When emergency workers get to an overdose call in time, they can work a miracle.
That happened one recent afternoon when firefighters were called to a home near downtown Fort Wayne. They found a 34-year-old woman lying face up, unconscious. The person who had summoned help told firefighters the woman had taken heroin about 20 minutes before.
She was breathing six times a minute – half the rate of a normal resting adult. That situation can quickly spiral into brain damage and death.
Firefighters checked to see that the woman’s throat was clear. Then they inserted an "oral airway" – a shaped plastic tube that is secured at the back of the throat and keeps the tongue from blocking the windpipe. In a conscious person, an oral airway would usually trigger a gag reflex. But in an unconscious person, the tube goes down smoothly.
Firefighters placed a mask on the woman’s face and began squeezing air into her lungs with an oxygen bag.
"First," said Michael Brown, the fire department’s district chief for emergency medical services, "we assist them to breathe. That way, the brain isn’t deprived of that critical oxygen they need" while responders move to the next step.
The goal is always to pull the victim of an overdose out of the drug-induced fog and get them breathing on their own. As is often the case, Narcan, an amazingly effective opioid antidote also known as naloxone, was the key to the miracle that afternoon.
"It’s going to allow them to wake up," Brown said. Once the patient regains consciousness and begins to breathe unassisted, the crisis is often past.
Firefighters sprayed Narcan into the woman’s nostrils. By the time ambulance workers arrived to take her to the hospital, she was awake and alert.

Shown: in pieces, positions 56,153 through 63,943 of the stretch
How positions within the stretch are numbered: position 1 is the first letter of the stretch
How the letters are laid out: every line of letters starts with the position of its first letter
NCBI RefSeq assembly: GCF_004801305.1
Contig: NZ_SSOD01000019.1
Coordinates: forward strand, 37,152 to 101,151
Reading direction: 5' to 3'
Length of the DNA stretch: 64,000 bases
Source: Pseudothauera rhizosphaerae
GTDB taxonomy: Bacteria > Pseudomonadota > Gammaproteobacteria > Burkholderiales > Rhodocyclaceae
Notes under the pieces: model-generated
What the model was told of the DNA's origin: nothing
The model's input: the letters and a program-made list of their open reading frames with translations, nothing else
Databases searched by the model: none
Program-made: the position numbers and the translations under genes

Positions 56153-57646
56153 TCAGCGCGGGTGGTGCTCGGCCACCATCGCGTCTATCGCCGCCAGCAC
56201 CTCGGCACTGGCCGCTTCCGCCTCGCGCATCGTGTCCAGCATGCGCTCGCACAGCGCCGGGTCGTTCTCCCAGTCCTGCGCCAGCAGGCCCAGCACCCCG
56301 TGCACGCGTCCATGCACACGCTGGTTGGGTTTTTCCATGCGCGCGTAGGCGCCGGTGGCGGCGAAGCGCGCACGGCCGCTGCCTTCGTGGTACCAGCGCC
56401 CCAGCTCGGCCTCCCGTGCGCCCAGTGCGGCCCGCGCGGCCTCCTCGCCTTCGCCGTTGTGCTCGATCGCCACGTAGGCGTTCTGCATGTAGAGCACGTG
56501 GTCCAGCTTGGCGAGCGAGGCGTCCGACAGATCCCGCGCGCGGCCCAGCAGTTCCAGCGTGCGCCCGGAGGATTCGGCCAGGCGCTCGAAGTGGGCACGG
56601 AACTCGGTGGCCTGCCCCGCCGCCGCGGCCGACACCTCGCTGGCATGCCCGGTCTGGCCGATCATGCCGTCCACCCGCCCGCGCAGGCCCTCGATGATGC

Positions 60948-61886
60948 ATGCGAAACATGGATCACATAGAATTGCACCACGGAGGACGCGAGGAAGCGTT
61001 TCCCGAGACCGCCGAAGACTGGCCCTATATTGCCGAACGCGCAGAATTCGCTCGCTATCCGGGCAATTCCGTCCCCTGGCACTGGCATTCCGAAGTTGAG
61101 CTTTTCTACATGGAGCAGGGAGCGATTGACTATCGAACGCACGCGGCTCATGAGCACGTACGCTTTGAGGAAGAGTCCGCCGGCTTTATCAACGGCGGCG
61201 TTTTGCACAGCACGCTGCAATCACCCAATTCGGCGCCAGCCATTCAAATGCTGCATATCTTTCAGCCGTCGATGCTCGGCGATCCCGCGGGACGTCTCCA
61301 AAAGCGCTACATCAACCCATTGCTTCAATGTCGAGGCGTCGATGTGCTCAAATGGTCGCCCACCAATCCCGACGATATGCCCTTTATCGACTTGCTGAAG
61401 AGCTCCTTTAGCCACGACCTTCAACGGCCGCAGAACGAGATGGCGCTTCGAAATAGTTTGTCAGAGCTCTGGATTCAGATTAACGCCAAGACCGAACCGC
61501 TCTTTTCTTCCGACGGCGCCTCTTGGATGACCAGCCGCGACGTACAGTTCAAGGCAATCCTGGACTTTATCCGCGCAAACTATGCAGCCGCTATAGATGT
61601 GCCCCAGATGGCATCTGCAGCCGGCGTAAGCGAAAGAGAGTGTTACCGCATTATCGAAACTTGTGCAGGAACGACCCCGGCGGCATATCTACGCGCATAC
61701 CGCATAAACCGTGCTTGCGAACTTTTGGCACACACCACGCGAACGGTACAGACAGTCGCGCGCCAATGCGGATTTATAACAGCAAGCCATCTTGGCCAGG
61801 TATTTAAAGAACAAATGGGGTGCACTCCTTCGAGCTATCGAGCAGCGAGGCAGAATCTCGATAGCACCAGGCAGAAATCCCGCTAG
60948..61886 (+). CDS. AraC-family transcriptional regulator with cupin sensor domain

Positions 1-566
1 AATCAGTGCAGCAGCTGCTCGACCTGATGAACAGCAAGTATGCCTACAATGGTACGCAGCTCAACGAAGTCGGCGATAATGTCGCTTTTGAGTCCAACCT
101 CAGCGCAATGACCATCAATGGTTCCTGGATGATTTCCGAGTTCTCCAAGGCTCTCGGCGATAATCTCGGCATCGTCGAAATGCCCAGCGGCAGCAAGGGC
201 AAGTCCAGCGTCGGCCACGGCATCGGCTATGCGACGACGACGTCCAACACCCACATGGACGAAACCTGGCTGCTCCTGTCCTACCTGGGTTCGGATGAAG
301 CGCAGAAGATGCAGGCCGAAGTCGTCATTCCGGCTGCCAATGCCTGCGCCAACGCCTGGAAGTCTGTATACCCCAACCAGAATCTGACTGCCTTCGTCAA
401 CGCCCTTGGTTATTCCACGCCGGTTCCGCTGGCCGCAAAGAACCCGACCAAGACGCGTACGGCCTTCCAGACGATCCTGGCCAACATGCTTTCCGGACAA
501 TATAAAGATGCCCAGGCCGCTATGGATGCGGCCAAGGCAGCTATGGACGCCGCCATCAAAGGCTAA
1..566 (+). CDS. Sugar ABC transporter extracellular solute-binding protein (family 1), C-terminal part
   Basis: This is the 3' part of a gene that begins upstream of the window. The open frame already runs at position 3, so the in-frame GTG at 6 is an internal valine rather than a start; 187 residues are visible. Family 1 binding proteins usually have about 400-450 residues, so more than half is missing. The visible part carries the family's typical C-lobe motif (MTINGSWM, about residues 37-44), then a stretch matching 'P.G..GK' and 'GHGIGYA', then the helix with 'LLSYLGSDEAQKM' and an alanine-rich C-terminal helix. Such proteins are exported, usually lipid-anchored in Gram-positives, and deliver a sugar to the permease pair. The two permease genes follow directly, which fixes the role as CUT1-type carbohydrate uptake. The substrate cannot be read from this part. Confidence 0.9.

Sometimes, the Narcan comes too late.
"Certainly, the risk is sudden death," said Dr. Scott Mann, medical director of the Three Rivers Ambulance Authority and the Fort Wayne Fire Department. "If you’re unconscious and not breathing for five or so minutes, you’re not going to make it."
But if help is summoned when an opioid user begins to slip away, there is a good chance he or she can be saved.
Overdose victims revived at the scene are always taken to a hospital to have their recovery monitored and to be checked for other problems, such as co-ingestion of other drugs.
"We like to watch them for awhile," said Mann, who works at Lutheran Hospital. There’s an effort to deal with the patient’s addiction by connecting him or her with counseling or other resources. But often, there are few aftereffects from what had been a life-threatening situation just hours before.
"Most of these patients, they’re wide awake," Mann said. "Often, they want to leave right away. If there’s nothing else that might keep them here, they’re generally released."
Though TRAA workers have carried Narcan for three years, firefighters, who often reach the scene of a medical emergency first, were trained and equipped to use it only last August.
"We’re already seeing a great response to it," Brown said. "We gave it twice in the first day." Less than a year later, they have given it 53 times. Fewer than half a dozen of those whom firefighters attempted to resuscitate with Narcan died, Brown said. (Overdoses of all types claimed 54 lives in Allen County last year.)
More emergency responders are being equipped to save those who overdose. Through a grant from the Indiana attorney general’s office, a statewide nonprofit called Overdose Lifeline has been distributing naloxone kits to Allen County fire departments, and the New Haven, Fort Wayne and Allen County police departments. Private individuals who fear friends or relatives may overdose may purchase the antidote without prescription at CVS, Walgreen’s and other drugstores.
"We’ve seen a huge increase in overdoses, and in the use of Narcan," Mann said. "In the past year or two, we’ve seen a lot of younger patients who are on drugs, more cardiac arrests or deaths from drugs."
One particularly unsettling new trend, Brown said, is that firefighters are seeing more cases of people who have overdosed while driving and are discovered, unconscious, after they’ve crashed their vehicles.
There is no better indicator of the breadth of the opioid epidemic than the map that shows overdose calls TRAA responded to in 2015. The ambulance authority has another map for 2016 that shows a similar pattern.
"The problem knows no boundary," Brown said. "This touches everyone, unfortunately. There’s really no demographic that it doesn’t."